15 November 2008

Gaiman on Milne on Grahame

With the twentieth anniversary of The Sandman comics, new novels coming out, an upcoming gig on the last days of Batman, and a movie adaptation of Coraline under way, Neil Gaiman is on a roll. But this 2001 interview with the online magazine January shows he has a keen sense of how popular authors can be forgotten:

1930. Probably the most prominent English essayist was A. A. Milne: the editor of Punch, famed for his comedic essays, and a man with several plays running in the West End concurrently. A man who had bestselling books with titles like The Daily Round and hilarious collections of essays and sketches. One of the funniest writers of his generation and an accomplished playwright.

I did an Amazon search several months ago just out of interest to see just what of his was actually in print. And it listed 700 books: all of which, as I went down page after page, were variant editions of the two Winnie the Pooh books and the two books of comic verse for children that he wrote. And that's all that we have left of A. A. Milne, and he's in better shape than most of his contemporaries whose names we do not remember at all. . . .

There's one other thing we remember [Milne] for. His attempt to revive something forgotten which, again, worked brilliantly. To the point now where we didn't even know that it ever was forgotten. He wrote Toad of Toad Hall as a stage play, because he loved--and was furious that it had been forgotten--The Wind in the Willows.

And Kenneth Grahame's book came out [in 1908] and was a huge dud. Kenneth Grahame's other two books--Dream Days [1898] and The Golden Age [1895]--now completely forgotten. Portraits of sort of being a child in early Edwardian, Victorian days--were seized on and loved by the Edwardians as these beautiful, sentimental portraits of childhood. These were Grahame's bestselling books.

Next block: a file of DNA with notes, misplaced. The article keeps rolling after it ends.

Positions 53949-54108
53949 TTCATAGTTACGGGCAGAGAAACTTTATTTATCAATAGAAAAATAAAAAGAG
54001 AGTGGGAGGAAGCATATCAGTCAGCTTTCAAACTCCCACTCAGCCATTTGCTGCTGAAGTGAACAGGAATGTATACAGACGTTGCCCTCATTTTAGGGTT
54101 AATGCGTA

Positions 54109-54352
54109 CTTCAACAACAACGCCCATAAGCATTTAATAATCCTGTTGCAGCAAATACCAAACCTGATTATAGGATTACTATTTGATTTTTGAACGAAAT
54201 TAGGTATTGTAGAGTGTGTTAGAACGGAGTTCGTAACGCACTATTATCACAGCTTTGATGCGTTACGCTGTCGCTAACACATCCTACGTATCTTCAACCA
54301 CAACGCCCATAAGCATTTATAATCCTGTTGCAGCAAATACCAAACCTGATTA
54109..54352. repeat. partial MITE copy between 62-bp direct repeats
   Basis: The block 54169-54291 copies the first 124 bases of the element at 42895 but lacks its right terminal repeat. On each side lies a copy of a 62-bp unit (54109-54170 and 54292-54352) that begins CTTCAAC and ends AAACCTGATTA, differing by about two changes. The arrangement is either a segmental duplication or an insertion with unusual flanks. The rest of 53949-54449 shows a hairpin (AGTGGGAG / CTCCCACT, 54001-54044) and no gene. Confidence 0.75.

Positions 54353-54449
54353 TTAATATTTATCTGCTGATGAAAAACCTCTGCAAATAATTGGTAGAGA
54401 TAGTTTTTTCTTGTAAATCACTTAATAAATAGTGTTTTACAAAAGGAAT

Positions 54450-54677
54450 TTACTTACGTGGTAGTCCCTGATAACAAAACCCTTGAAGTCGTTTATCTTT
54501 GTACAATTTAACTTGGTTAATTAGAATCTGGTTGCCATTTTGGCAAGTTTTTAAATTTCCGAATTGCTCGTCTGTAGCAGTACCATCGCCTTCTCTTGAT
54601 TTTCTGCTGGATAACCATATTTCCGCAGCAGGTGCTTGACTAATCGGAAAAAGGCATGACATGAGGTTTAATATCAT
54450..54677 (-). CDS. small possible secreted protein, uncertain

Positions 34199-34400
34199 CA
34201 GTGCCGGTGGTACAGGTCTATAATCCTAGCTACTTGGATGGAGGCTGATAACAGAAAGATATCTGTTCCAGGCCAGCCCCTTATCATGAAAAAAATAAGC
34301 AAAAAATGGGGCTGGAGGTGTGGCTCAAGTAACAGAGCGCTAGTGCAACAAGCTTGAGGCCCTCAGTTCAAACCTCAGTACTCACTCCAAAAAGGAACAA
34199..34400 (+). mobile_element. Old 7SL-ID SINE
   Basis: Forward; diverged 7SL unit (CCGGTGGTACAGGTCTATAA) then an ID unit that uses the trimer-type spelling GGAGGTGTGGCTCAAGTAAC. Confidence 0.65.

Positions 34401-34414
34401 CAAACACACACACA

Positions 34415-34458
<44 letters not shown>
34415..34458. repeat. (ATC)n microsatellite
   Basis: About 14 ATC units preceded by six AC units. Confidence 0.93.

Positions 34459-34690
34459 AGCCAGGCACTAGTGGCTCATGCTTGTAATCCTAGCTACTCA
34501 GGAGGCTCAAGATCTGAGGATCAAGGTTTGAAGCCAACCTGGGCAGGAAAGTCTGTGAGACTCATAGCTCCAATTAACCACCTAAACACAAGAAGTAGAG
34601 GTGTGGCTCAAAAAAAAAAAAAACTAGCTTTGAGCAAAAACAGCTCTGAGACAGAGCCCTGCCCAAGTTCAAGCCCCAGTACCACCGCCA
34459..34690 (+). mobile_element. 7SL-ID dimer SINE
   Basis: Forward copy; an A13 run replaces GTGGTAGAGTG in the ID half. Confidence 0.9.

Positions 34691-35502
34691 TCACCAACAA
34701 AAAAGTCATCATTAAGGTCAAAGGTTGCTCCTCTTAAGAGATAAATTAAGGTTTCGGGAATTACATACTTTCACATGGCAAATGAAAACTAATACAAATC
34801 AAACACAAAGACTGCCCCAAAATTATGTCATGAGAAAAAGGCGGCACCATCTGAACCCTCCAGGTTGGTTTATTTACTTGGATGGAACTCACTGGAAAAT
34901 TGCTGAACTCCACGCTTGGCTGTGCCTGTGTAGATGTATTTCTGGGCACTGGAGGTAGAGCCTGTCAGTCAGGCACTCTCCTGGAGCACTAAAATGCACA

And The Wind in the Willows was a dud: it was completely forgotten to the point where A.A. Milne wound up writing an essay in the 1920s saying: Let me tell you about one of the best books in the world, and you have never heard of it. It was called The Wind in the Willows, and [Milne] went on and did Toad of Toad Hall, the theatrical adaptation, which then revived the book to the point where it's now considered one of the great children's classics.
Actually, I own Grahame's Dream Days and The Golden Age, with Maxfield Parrish illustrations. Gaiman is right that the text hasn't survived as well. The same sentimentality plays better with water rats and moles.


Sam said...

I didn't know all that. Very interesting ...

...but Pooh and poems isn't ALL we have of Milne, unless his murder mystery has gone out of print.

I've always found it facinating that the two men most famous for writing about stuffed British bears with a liking for sticky breakfasts also wrote murder mysteries.

J. L. Bell said...

Good point. The Red House Mystery is still in print and, given Milne's celebrity and the fact that it's in the public domain in the US, will be available for the foreseeable future.